The lancet liver fluke parasite is capable of getting ants to avoid the sun’s deadly rays when the day gets too hot, enabling the insects to live long enough to spread the parasite further into other hosts, found researchers, including those from the University of Copenhagen in Denmark.
The liver fluke can even get the ant to crawl back down the blade of grass when it gets too hot in the day, found the new study, published recently in the journal Behavioral Ecology.
The parasite, whose lifecycle spans creatures like snails and even grazing animals like cows, is known for its ability to take control of the brains of ants, causing them to cling to blades of grass against their will.
Ants infected with the fluke worm involuntarily move to and clamp their powerful jaws atop a swaying blade of grass, making the unsuspecting insect more likely to be eaten by grazers such as cattle and deer.
“Getting the ants high up in the grass for when cattle or deer graze during the cool morning and evening hours, and then down again to avoid the sun’s deadly rays, is quite smart,” study co-author Brian Lund Fredensborg said in a statement.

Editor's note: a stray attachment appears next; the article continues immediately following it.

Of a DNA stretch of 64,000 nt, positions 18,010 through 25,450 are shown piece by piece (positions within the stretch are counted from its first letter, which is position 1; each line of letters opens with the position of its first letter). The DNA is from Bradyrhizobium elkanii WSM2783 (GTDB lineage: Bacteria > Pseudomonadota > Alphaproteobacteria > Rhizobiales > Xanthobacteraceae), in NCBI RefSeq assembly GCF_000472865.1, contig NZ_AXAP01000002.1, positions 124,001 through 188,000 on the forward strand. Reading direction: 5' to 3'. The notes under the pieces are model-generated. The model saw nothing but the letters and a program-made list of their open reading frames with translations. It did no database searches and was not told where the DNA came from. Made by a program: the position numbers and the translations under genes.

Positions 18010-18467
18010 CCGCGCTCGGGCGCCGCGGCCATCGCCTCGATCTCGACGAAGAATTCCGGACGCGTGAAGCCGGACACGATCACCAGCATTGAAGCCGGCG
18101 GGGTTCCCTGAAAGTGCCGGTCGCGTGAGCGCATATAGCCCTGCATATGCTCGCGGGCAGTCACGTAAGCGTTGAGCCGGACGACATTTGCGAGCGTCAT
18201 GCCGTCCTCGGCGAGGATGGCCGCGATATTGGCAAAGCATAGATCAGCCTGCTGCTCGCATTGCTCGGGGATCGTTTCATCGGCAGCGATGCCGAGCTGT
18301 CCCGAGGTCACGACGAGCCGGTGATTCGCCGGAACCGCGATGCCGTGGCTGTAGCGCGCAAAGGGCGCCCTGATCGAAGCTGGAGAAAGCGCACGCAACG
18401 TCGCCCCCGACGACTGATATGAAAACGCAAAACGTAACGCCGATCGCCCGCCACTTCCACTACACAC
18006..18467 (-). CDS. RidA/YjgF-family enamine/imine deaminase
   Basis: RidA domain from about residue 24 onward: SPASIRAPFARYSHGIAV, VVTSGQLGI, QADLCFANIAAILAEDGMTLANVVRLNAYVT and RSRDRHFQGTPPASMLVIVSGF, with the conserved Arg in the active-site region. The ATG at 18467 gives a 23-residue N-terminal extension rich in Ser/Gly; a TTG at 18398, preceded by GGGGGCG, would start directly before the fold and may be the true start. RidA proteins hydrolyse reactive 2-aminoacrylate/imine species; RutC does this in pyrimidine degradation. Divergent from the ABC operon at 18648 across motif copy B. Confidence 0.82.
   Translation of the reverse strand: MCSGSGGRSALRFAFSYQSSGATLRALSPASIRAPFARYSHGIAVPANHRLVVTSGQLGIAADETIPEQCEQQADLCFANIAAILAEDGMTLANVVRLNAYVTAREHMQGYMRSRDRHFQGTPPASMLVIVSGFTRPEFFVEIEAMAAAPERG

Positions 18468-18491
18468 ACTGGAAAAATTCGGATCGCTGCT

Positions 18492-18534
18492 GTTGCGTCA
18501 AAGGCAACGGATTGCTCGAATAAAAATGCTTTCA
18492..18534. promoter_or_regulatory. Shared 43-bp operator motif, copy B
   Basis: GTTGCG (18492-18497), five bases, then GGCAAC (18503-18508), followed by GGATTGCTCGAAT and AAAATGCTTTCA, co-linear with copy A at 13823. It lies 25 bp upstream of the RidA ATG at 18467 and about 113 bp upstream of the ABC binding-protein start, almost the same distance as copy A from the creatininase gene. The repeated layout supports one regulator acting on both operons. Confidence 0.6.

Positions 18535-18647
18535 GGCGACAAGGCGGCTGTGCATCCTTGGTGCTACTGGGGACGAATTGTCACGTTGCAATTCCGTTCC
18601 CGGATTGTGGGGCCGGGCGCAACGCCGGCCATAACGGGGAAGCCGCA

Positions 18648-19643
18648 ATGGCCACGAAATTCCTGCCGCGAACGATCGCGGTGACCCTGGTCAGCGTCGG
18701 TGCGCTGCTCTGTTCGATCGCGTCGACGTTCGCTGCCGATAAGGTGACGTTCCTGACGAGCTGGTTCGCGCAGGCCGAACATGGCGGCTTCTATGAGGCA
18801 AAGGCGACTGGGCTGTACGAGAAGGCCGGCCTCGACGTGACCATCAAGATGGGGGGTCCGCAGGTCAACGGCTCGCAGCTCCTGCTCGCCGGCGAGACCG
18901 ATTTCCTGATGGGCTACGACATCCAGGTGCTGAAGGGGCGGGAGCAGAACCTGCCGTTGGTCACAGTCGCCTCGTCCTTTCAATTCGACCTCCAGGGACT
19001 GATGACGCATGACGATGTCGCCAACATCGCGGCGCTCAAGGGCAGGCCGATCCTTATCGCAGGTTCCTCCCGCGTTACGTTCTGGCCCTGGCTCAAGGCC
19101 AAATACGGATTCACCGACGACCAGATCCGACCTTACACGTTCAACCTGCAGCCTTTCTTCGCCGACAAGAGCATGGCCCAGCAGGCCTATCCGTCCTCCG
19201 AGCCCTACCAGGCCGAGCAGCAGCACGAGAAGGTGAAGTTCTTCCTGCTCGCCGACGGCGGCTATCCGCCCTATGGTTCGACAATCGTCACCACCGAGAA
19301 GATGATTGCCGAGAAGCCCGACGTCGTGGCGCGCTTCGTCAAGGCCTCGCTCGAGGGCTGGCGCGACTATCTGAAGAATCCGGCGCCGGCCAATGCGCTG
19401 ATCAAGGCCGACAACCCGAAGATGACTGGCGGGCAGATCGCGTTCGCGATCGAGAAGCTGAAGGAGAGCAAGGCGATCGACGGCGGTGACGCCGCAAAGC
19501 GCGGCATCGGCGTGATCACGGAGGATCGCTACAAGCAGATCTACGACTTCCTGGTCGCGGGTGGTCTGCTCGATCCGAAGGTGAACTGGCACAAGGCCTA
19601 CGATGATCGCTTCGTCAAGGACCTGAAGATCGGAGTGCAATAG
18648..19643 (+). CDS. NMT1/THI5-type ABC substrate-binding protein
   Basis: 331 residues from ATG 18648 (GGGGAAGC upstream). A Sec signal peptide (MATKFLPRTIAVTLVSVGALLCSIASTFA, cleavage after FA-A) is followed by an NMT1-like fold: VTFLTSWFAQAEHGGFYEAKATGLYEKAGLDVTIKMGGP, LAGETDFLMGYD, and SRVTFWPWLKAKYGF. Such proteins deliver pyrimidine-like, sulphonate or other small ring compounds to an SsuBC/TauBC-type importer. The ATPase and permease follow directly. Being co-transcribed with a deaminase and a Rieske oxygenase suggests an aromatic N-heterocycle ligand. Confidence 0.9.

“Our discovery reveals a parasite that is more sophisticated than we originally believed it to be,” Dr Fredensborg said.
In the new study, scientists tagged several hundred infected ants in the Bidstrup Forests near Roskilde, Denmark, allowing them to keep track of the insects for longer periods of time.
They then observed the ants’ behaviour in relation to changes in environmental conditions such as light, humidity, time of day and temperature.
They found temperature had an effect on ant behaviour.
When the temperature was lower, ants were more likely to be attached to the top of a blade of grass.
But when the mercury increased, ants relinquished the grass and crawled back down.
“We found a clear correlation between temperature and ant behavior. We joked about having found the ants’ zombie switch,” Dr Fredensborg said.
Previous research found that when a liver fluke infects the ant, several hundred parasites invade the insect’s body – but only one makes its way to the brain.
This single liver fluke parasite influences the host’s behaviour while the others conceal themselves in a capsule to protect themselves in the ant’s abdomen.
“We now know that temperature determines when the parasite will take over an ant’s brain. But we still need to figure out which cocktail of chemical substances the parasite uses to turn ants into zombies,” Dr Fredensborg concluded.